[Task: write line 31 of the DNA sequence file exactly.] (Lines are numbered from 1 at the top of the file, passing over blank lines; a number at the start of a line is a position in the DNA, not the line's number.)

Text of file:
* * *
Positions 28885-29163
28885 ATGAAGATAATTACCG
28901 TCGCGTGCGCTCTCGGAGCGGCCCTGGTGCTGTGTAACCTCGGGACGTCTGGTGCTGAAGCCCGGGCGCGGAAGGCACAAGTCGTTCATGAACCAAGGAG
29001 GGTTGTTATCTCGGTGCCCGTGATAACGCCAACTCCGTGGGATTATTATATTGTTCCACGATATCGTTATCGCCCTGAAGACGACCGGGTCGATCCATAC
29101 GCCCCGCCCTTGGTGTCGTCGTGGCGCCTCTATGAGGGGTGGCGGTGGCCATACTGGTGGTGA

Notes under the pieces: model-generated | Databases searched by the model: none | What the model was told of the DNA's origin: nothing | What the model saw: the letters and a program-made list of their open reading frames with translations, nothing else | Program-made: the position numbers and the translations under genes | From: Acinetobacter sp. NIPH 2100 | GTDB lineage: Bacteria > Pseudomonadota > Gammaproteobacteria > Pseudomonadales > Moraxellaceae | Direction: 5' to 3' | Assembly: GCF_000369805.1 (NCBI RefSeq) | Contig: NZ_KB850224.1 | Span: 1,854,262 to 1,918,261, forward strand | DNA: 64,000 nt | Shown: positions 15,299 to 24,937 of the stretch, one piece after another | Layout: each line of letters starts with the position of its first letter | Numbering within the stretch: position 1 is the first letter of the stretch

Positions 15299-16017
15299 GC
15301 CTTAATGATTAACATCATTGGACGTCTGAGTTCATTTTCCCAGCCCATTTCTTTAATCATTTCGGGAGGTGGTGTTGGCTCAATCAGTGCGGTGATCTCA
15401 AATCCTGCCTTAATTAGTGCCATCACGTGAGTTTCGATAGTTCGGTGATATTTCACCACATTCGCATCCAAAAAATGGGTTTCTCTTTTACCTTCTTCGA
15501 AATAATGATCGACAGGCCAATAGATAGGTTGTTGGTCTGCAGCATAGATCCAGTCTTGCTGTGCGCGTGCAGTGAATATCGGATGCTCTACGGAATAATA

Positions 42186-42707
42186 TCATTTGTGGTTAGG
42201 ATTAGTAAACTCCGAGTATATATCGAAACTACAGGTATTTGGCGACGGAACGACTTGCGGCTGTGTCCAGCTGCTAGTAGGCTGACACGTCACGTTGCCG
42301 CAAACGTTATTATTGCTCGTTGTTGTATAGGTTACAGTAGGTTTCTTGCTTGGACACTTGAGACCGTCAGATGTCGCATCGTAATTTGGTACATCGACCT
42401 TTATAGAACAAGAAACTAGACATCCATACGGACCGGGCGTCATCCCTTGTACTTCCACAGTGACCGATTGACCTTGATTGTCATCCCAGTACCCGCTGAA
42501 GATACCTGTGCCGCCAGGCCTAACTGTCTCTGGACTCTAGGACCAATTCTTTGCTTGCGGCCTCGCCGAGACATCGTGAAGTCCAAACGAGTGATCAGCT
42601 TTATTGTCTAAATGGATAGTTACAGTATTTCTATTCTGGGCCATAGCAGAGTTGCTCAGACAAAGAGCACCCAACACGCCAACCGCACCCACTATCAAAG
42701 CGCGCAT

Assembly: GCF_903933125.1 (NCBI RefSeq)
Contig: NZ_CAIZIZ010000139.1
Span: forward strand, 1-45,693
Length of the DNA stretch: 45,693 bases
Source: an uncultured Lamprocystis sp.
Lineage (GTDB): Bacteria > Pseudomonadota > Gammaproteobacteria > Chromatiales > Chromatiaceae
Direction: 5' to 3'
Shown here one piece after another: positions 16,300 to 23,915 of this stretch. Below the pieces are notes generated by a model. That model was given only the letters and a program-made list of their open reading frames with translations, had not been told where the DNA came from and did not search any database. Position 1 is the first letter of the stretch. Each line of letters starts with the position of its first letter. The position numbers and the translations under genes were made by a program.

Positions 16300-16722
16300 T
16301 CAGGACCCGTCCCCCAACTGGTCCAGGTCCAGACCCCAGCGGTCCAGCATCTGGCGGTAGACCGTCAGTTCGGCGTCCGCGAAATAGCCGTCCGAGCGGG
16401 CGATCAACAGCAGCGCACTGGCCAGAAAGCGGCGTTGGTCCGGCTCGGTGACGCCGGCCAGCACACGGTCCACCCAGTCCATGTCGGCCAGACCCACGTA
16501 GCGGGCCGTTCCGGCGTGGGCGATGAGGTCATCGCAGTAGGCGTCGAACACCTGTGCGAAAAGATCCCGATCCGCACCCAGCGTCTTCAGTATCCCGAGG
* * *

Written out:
16401 CGATCAACAGCAGCGCACTGGCCAGAAAGCGGCGTTGGTCCGGCTCGGTGACGCCGGCCAGCACACGGTCCACCCAGTCCATGTCGGCCAGACCCACGTA